As the state of Virginia continues to see a rise in misguided COVID policies and CRT lessons, more and more concerned parents are opting to keep their children homeschooled rather than sending them back to school.

The Washington Examiner reports:

In Virginia, the number of homeschoolers varies among the commonwealth’s counties, with more than 15% of students in rural areas opting to homeschool. In Franklin and Highland counties, almost one of every five students chooses to homeschool.

“When public schools moved online, many students experienced Zoom fatigue, failing grades and other trouble learning in a virtual environment. They wanted an alternative,” Andrea Cubelo-McKay, president of the Organization of Virginia Homeschoolers, told Virginia Mercury. “At the same time, more parents were working from home, had flexible schedules or were furloughed from their jobs. That made them more available for home schooling.”

Concerns over COVID and Critical Race Theory seem to be key factors in many parent’s decision to homeschool their children.

“The children don’t belong to the state,” Yvonne Bunn, director of government affairs for the Home Educators Association of Virginia, or HEAV, told Virginia Mercury. “I think parents really want to impart their own values to their children — their values and beliefs and their own worldview. And that is a major reason parents are home schooling.”

State Sen. Chap Petersen (D-Fairfax) had even commented:

“does anyone know that schools were closed for a year, that we had 50,000 students drop out of the system?”

One politically moderate Virginia mother commented to TheRepublicanStandard: “My daughter has been in daycare since the beginning of the pandemic – and if they make her mask, require a vaccination, or continue with ‘woke’ identity politics, then I’ll either send her to private school – or if that isn’t an option – homeschool her.”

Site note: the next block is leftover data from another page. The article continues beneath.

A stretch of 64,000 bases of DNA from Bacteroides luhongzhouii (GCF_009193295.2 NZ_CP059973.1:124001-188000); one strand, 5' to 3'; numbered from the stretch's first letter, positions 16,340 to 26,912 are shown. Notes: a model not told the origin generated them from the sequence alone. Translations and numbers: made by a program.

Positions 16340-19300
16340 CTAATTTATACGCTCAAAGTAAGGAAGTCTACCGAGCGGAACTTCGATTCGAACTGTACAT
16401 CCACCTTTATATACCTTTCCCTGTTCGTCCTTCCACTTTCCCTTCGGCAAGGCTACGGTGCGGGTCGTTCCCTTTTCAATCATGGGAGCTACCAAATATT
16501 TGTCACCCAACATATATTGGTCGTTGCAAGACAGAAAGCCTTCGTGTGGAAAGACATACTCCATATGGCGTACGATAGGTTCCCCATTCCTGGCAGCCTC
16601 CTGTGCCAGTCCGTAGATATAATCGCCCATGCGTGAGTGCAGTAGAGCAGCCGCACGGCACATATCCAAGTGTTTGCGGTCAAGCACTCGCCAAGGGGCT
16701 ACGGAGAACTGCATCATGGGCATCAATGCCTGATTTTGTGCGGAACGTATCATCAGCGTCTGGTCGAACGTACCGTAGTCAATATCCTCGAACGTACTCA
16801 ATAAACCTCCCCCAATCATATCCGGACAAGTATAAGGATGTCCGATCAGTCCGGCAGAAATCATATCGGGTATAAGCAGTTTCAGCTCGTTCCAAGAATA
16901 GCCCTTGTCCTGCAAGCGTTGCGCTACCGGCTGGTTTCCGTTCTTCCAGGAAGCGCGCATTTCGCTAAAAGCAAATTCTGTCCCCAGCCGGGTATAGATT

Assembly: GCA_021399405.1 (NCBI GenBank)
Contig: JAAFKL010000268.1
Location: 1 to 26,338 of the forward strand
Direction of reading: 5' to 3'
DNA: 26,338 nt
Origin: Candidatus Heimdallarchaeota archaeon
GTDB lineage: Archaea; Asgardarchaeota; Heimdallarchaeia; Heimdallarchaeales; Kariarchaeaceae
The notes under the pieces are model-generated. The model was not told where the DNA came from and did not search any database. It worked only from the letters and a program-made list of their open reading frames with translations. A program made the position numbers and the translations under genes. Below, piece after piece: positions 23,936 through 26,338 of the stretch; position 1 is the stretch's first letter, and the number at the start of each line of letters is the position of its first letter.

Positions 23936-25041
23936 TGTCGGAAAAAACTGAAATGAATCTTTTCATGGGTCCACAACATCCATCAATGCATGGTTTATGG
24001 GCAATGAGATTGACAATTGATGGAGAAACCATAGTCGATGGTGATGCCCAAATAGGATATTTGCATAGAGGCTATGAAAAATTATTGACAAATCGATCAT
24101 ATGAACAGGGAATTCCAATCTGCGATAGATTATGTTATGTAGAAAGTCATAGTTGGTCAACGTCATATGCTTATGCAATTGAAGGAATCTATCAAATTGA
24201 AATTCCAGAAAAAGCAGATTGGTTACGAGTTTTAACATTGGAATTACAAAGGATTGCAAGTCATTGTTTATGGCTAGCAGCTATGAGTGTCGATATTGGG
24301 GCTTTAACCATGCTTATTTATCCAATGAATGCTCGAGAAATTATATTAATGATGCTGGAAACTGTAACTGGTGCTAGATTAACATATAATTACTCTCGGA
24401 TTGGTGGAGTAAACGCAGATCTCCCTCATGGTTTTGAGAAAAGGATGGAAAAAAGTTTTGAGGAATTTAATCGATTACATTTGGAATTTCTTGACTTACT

In reviewing data from Home Educators Association of Virginia, we found the number of homeschooled children as reported by the Virginia Department of Education has gone from 33,927 in 2017 to 59,638 in 2021 – a 75% increase in only 4 years.

Governor-elect Glen Youngkin was elected largely over the ire of parents, according to ChalkBeat:

There’s evidence that Youngkin’s message resonated. One post-election poll found that voters were 12 points more likely to trust Youngkin than his opponent Terry McAuliffe on issues related to schools. McAuliffe’s claim in a debate that parents should not determine what schools teach was widely panned and unpopular with voters.

Youngkin has also made it clear that schools, and school choice are at the top of his agenda. Delegate Glenn Davis (R-Va. Beach), Chairman of the House Education Committee recently quipped:

“If people paid attention this last election, they will understand there are communities that have been left behind, I think people on both sides of the aisle have heard this. We’ve got a governor-elect who championed school choice, who believes in it and is going to lead on it.”

Only time – and the legislature – will tell if Youngkin can resolve Virginia’s education woes with a new agenda – or provide additional choice for Virginia parents.